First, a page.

Highlights

It looks like live music will resume in Austria in June – the Vienna Symphony Orchestra is testing out performing the same concert multiple times back-to-back (a different program each week – mostly Beethoven in his 250th anniversary year) for an audience at each of 100 people in Vienna’s Konzerthaus.  The Salzburg and Grafenegg Festivals will go ahead in modified forms later this summer.  But in the meantime, there is still online streaming (not as good, but I do get to watch a ridiculous amount of opera – this week, two by Mozart, one by Strauss, one by Wagner, two by Berlioz, one by Schreker, and two by Schostakowitsch).

Mozart: Die Zauberflöte (Staatsoper)

Mozart’s Zauberflöte can take a lot of stagings, being fantasy and allegory and all.  But a staging still has to make sense.  I have no idea what I just watched from the Staatsoper.  This was not Regietheater, since it did seem to at least allude to the opera (key elements appeared at every point when they were supposed to) and it followed the plot (thank goodness).  But otherwise I could find no rhyme or reason in anything from random setting (a stripped-down disused theater backstage, maybe?), the costumes (no consistency – although there looked like there may have been a reason each character got the costume they did, the costume style did not match up among the characters), or props (actually, these were the key elements that were supposed to be there, but they seemed out of place with everything else).  I have seen minimalist productions, which work since they allow focus on the key elements (or at least on the acting) to augment comprehension – but when the framing is not minimalist but irrelevant, it detracts from the focus on and understanding of the plot. Two directors were listed as being responsible for this: Moshe Leiser and Patrice Caurier, who are apparently a Paris-based couple.

The cast in this 2017 performance was mostly from the Vienna Ensemble, keeping up the baseline standards of this house and ensuring good chemistry among them.  The only big visiting name was René Pape as Sarastro, who works in this house often enough to be part of the extended family at least.  Thomas Tatzl was a playful Papageno (joined later by Ileana Tonca as Papagena), Jörg Schneider was fine but not quite dashing enough as Tamino, Olga Bezsmertna made a fine Pamina, and Hila Fahima was uneven as the Queen of the Night, but this is judging her by the high standards of this house, which she attained – generally, the Vienna Ensemble puts stars in other houses to shame, so it is important to consider the success of the cast as a whole unit.  Ádám Fischer conducted a wonderfully lilting performance, capturing all of the musical charm.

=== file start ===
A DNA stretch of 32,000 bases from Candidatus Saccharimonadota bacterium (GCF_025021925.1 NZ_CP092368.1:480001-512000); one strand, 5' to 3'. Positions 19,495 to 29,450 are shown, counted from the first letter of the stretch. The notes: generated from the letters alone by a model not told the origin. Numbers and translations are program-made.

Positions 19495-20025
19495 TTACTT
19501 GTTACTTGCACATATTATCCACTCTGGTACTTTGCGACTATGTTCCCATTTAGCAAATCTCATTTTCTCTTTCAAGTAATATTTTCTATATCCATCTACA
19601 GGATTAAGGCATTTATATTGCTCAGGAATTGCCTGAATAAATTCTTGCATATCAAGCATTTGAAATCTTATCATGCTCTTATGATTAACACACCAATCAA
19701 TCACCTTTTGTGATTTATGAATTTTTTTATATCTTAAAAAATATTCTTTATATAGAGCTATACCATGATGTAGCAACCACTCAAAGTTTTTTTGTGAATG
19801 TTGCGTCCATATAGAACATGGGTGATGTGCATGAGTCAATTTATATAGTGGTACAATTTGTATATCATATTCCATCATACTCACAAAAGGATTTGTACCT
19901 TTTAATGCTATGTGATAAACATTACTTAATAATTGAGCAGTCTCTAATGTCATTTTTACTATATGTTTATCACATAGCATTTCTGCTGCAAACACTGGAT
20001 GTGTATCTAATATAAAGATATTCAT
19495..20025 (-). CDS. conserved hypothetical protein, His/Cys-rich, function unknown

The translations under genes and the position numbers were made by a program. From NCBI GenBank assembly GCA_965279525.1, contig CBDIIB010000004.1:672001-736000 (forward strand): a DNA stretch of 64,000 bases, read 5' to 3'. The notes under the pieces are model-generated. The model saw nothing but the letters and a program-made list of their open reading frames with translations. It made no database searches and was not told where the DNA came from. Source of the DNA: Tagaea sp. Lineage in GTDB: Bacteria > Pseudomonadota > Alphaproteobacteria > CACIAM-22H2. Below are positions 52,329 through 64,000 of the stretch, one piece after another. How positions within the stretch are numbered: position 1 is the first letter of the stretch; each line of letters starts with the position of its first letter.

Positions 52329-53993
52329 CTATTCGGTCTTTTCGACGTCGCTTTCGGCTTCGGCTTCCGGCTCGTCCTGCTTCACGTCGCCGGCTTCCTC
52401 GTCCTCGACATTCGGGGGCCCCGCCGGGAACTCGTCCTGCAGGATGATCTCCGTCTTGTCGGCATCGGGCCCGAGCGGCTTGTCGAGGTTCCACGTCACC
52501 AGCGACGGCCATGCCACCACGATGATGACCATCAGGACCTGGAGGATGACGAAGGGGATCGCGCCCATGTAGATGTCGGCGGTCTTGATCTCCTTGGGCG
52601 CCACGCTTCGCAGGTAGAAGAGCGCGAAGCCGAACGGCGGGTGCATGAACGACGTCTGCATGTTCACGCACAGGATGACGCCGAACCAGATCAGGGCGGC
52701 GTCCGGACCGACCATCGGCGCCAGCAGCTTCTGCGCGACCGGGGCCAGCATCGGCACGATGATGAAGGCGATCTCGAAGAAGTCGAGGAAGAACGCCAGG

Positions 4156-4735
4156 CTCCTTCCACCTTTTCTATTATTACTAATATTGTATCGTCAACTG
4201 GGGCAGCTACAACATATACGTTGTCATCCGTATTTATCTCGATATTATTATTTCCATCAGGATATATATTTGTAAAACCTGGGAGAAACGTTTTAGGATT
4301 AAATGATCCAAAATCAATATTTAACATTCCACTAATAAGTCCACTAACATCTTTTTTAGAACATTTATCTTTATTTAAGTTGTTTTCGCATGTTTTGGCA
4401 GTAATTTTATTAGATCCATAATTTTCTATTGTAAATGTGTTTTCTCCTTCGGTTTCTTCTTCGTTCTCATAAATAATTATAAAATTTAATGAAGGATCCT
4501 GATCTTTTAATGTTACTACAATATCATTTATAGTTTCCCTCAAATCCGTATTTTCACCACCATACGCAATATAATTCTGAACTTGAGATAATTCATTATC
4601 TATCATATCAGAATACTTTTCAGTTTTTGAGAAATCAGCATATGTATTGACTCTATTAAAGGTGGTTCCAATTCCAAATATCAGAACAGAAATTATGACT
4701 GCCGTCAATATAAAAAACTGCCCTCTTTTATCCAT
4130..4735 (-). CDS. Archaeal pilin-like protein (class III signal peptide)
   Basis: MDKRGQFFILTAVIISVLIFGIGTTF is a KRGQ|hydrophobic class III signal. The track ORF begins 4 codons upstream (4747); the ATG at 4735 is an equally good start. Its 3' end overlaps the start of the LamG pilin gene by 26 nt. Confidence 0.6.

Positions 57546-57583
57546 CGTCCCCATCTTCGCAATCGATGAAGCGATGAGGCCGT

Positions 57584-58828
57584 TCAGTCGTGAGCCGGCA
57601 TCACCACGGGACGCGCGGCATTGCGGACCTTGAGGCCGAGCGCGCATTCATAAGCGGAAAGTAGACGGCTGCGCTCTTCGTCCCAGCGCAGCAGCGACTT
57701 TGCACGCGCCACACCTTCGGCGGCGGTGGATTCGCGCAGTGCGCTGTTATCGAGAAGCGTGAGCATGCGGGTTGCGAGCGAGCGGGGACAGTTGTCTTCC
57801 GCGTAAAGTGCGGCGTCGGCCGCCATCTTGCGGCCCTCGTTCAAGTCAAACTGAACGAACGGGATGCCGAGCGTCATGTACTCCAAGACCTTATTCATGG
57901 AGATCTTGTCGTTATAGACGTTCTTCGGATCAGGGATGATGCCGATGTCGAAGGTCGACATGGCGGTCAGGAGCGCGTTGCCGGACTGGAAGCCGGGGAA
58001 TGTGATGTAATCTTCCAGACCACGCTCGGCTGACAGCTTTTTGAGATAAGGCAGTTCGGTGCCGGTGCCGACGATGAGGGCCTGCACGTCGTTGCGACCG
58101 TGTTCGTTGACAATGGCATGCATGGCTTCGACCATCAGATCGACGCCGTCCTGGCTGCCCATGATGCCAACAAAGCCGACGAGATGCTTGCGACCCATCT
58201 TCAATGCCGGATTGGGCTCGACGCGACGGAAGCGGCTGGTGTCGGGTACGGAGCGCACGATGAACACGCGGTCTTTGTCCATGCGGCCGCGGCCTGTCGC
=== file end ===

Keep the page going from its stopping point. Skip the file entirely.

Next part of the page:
• [Recording tips:  Otto Klemperer’s 1964 set with the Philharmonia had possibly one of the best Zauberflöte casts ever assembled top-to-bottom: Nicolai Gedda, Gundula Janowitz, Walter Berry, Lucia Popp, Gottlob Frick in the major roles, but luxuries like Franz Crass, Elisabeth Schwarzkopf, Christa Ludwig, Marga Höfgen, Ruth-Margret Putz, Gerhard Unger, Agnes Giebel, Anna Reynalds, and Josephine Veasey in the assorted smaller roles.  The main fault of the set, however, is that it excludes the dialogue, which makes listening to it as a “complete” recording rather disconcerting.  Better to hear it as extended excerpts.  For a complete recording with dialogue from around that period, there is a wonderful recording from the 1959 Salzburg Festival, with George Szell leading the Vienna Philharmonic with Leopold Simoneau, Lisa Della Casa, Walter Berry, Erika Köth, and Kurt Böhme that may lack the brightness of some later live recordings of better technical quality, but still captures its period very well.]

Mozart: Don Giovanni (Staatsoper)

The Staatsoper gave us three streaming options for a production of Mozart’s Don Giovanni by director Jean-Louis Martinoty, so I picked the one that looked most promising, from 2017, mostly to see the ever-lively Simon Keenlyside as Don Giovanni, and with the cerebral Ádám Fischer conducting.  Neither disappointed.  As Giovanni’s sidekick Leporello, Erwin Schrott made a good tandem with Keenlyside.  Ileana Tonca (Zerlina) and Dorothea Röschmann (Elvira) both excelled, while the rest of the cast gave an appropriately strong Staatsoper baseline performance.  However, Martinoty’s staging itself was at times busy and confused, with different sets unrelated to the plot (or maybe they were, but Martinoty just put them in the wrong places) and sometimes extra people hanging around on stage, which made the production more distracting than helpful.